|1A||Airbus A320neo family||24,500–35,000 lbf (109–156 kN)||2 Aug 2016|
|1B||Boeing 737 MAX||23,000–28,000 lbf (100–120 kN)||2017 (planned)|
|1C||COMAC C919||27,980–30,000 lbf (124.5–133.4 kN)||2018 (planned)|
|Configuration||Twin-spool, high bypass turbofan|
|Compressor||1 fan, 3-stage LP, 22:1 10-stage HP|
|Combustor||second generation Twin-Annular, Pre-Mixing Swirler Combustor (TAPS II)|
|Turbine||2-stage HP, 7-stage (-1B: 5-stage) LP|
|Compression ratio||40:1 (50:1, Top-of-Climb)|
|TSFC||~ -15% (vs. current CFM56 engine)|
|Fan diameter||78 in (198 cm)||69.4 in (176 cm)||78 in (198 cm)|
|Bypass ratio (BPR)||11:1||9:1||11:1|
|Length||3.328 m (131.0 in) [a]||3.147 m (123.9 in)||4.505 m (177.4 in) [b]|
|Max. Width||2.533–2.543 m (99.7–100.1 in)||2.421 m (95.3 in)||2.659 m (104.7 in)|
|Max. Height||2.368–2.362 m (93.2–93.0 in)||2.256 m (88.8 in)||2.714 m (106.9 in)|
|Weight||2,990–3,153 kg (6,592–6,951 lb) (Wet)||2,780 kg (6,130 lb) (Dry)||3,929–3,935 kg (8,662–8,675 lb) (Wet)|
|Take-Off Thrust||-1A23, 24 : 106.80 kN (24,010 lbf)
-1A26 : 120.64 kN (27,120 lbf)
-1A30, 32, 33, 35 : 143.05 kN (32,160 lbf)
|-1B28 : 130.41 kN (29,320 lbf)||-1C28 : 129.98 kN (29,220 lbf)
-1C30 : 137.14 kN (30,830 lbf)
|Max. Continuous||-1A23 : 104.58 kN (23,510 lbf)
-1A24 : 106.76 kN (24,000 lbf)
-1A26 : 118.68 kN (26,680 lbf)
-1A30, 32, 33, 35 : 140.96 kN (31,690 lbf)
|-1B28 : 127.62 kN (28,690 lbf)||-1C28 : 127.93 kN (28,760 lbf)
-1C30 : 133.22 kN (29,950 lbf)
|Max. rpm||LP : 3894, HP : 19391||LP : 4586, HP : 20171||LP : 3894, HP : 19391|
- fan case forward flange to turbine rear frame aft flange
- fan cowl hinge beam front to centre vent tube end
- Related development
- Comparable engines
- Related lists
- "CFM launches a new era as first LEAP engine begins ground testing". CFM International. 2013-09-06. Retrieved 2013-09-07.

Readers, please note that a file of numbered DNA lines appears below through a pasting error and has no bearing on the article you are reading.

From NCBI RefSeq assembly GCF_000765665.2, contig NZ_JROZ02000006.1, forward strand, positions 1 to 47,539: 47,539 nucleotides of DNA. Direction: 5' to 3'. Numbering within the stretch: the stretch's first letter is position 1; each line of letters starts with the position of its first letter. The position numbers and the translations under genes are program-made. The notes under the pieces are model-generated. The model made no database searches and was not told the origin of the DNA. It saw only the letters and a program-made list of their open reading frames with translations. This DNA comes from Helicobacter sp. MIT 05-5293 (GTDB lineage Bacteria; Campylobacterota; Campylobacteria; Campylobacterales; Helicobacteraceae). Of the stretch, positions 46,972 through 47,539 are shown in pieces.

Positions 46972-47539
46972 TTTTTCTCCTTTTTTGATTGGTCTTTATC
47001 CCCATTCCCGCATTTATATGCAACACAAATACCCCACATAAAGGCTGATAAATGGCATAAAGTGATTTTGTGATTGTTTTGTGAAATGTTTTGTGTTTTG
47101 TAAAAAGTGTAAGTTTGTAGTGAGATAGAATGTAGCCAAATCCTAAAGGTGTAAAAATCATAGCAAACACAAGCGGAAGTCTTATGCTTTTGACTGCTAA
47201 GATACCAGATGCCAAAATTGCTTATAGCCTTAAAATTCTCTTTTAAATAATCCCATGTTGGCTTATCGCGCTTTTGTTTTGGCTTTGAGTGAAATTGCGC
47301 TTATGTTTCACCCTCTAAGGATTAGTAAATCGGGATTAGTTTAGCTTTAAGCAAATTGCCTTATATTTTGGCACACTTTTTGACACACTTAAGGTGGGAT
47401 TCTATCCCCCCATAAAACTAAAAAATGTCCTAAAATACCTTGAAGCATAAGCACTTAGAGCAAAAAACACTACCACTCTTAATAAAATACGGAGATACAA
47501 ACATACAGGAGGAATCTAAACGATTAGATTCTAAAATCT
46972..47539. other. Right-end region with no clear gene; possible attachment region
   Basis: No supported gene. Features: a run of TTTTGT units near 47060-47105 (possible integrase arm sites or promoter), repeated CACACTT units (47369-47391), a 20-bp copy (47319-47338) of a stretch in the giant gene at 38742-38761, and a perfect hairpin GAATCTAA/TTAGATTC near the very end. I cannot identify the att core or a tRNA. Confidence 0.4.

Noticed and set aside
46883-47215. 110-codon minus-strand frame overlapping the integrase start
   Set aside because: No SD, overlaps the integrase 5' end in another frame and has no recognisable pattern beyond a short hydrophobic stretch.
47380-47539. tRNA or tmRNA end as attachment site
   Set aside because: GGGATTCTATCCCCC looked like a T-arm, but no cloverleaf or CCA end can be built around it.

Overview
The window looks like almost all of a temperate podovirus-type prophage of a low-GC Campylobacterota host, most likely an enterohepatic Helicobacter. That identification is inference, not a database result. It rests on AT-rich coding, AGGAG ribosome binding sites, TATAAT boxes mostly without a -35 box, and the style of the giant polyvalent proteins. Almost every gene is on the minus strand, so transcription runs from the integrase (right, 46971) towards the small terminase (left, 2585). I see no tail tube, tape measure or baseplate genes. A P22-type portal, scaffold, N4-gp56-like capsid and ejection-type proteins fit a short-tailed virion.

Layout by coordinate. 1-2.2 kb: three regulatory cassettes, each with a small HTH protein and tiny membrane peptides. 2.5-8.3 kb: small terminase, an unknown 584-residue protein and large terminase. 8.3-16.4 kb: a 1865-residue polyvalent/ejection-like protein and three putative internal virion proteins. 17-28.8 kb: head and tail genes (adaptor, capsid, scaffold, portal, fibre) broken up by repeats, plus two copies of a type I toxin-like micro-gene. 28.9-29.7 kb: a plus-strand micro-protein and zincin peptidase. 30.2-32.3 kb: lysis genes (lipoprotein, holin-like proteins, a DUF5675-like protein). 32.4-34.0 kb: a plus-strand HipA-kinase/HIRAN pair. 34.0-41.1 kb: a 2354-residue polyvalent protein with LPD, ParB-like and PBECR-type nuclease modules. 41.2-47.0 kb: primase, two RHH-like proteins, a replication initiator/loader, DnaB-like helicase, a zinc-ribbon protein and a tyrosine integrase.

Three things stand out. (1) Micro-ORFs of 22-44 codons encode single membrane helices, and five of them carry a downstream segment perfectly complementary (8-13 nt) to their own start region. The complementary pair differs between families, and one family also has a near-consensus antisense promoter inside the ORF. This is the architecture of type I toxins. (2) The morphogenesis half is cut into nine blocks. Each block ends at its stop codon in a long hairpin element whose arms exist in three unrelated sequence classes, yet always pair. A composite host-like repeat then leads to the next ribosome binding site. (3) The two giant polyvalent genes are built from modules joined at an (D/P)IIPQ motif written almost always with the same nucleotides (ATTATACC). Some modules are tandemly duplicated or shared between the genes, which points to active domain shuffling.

- "CFM International démarre le premier LEAP-1B du 737 MAX". Le journal de l'aviation. 2014-06-18. Retrieved 2015-03-05.
- "Leap 1C Engine Tests Continue as Comac's C919 Takes Shape". AIN-Online. 2014-11-10. Retrieved 2016-03-15.
- "2016 CFM orders surpass 2,600 engines" (Press release). CFM International. 14 February 2017.
- Norris, Guy, Hot blades, Aviation Week & Space Technology, April 27-May 10, 2015, p.55
- "CFM Unveils New LEAP-X Engine". CFM International. 2008-07-13. Retrieved 2008-07-16.
- New engines: flurry of activity despite downturn
- LEAP-X: Redefining Turbofan Engines for Narrowbody Aircraft
- Norris, Guy, Pressure testing, Aviation Week and Space Technology, October 28, 2013, p. 43
- Dalløkken, Per Erlien (21 April 2015). "Verdens største jetmotor får 3D-printet komponent" [World's biggest jet engine gets 3D-printed component]. Teknisk Ukeblad. Retrieved 22 April 2015.
- LEAP Turbofan Engine, History
- CFM Laying the Technology Foundation for the Future. CFM International
- Norris, Guy, Pressure testing, Aviation Week and Space Technology, October 28, 2013, pp.42-43
- Norris, Guy, Boom time, Aviation Week & Space Technology, October 13, 2014, p.40
- "Engine problems aren't Propulsion South Carolina's problem".
- CFM International to provide engines for COMAC's C919
- CFM to finish Leap core testing by mid-May
- "Boeing and American Airlines Agree on Order for up to 300 Airplanes - Jul 20, 2011". Boeing.mediaroom.com. July 20, 2011. Retrieved May 31, 2013.
- Boeing Confirms Duopoly With Airbus Announcing Re-Engining Of 737. Forbes
- Boeing rendering illustrates major changes to 737NE. flightglobal.com
- "Southwest Airlines Will Become Launch Customer for the New Boeing 737 Max Aircraft - Southwest Airlines Newsroom". Swamedia.com. December 13, 2011. Retrieved May 31, 2013.
- "Zhejiang Loong Air signs RPFH agreement for CFM56-5B engines". Aviation News Ltd. 15 June 2015.
- "Zhejiang Loong Air signs Service agreement for CFM LEAP-1A engines". Aviation News Ltd. 15 June 2015.
- "CFM prepares for 'scary' production ramp-up on LEAP program". Aviation Week. Nov 11, 2016.
- Max Kingsley-Jones (November 15, 2016). "CFM quietly confident on Leap production ramp-up". Flight Global.
- "New GE plant highlights CFM ramp-up strategy on Leap". Flight Global. 16 November 2016.
- "The Leap Engine". CFM international. Retrieved 14 November 2016.
- "CFM To Release A320NEO Leap Engine Final Design By Year-End". Aviation Week. November 7, 2012. Retrieved May 31, 2013.
- "Pegasus starts flying Leap-1A-powered A320neo". Flight Global. August 2, 2016. Retrieved August 3, 2016.
- "Type Certificate data sheet for LEAP-1A & LEAP-1C Series Engines" (PDF). EASA. 21 December 2016.
- "Type Certificate data sheet for LEAP-1B Series Engines" (PDF). EASA. 4 May 2016.
- "LEAP Brochure" (PDF). CFM International. May 28, 2013. Retrieved May 7, 2014.
- "Comparing the new technology Narrow-body engines: GTF vs LEAP maintenance costs". Airinsight. November 9, 2011. Retrieved May 31, 2013.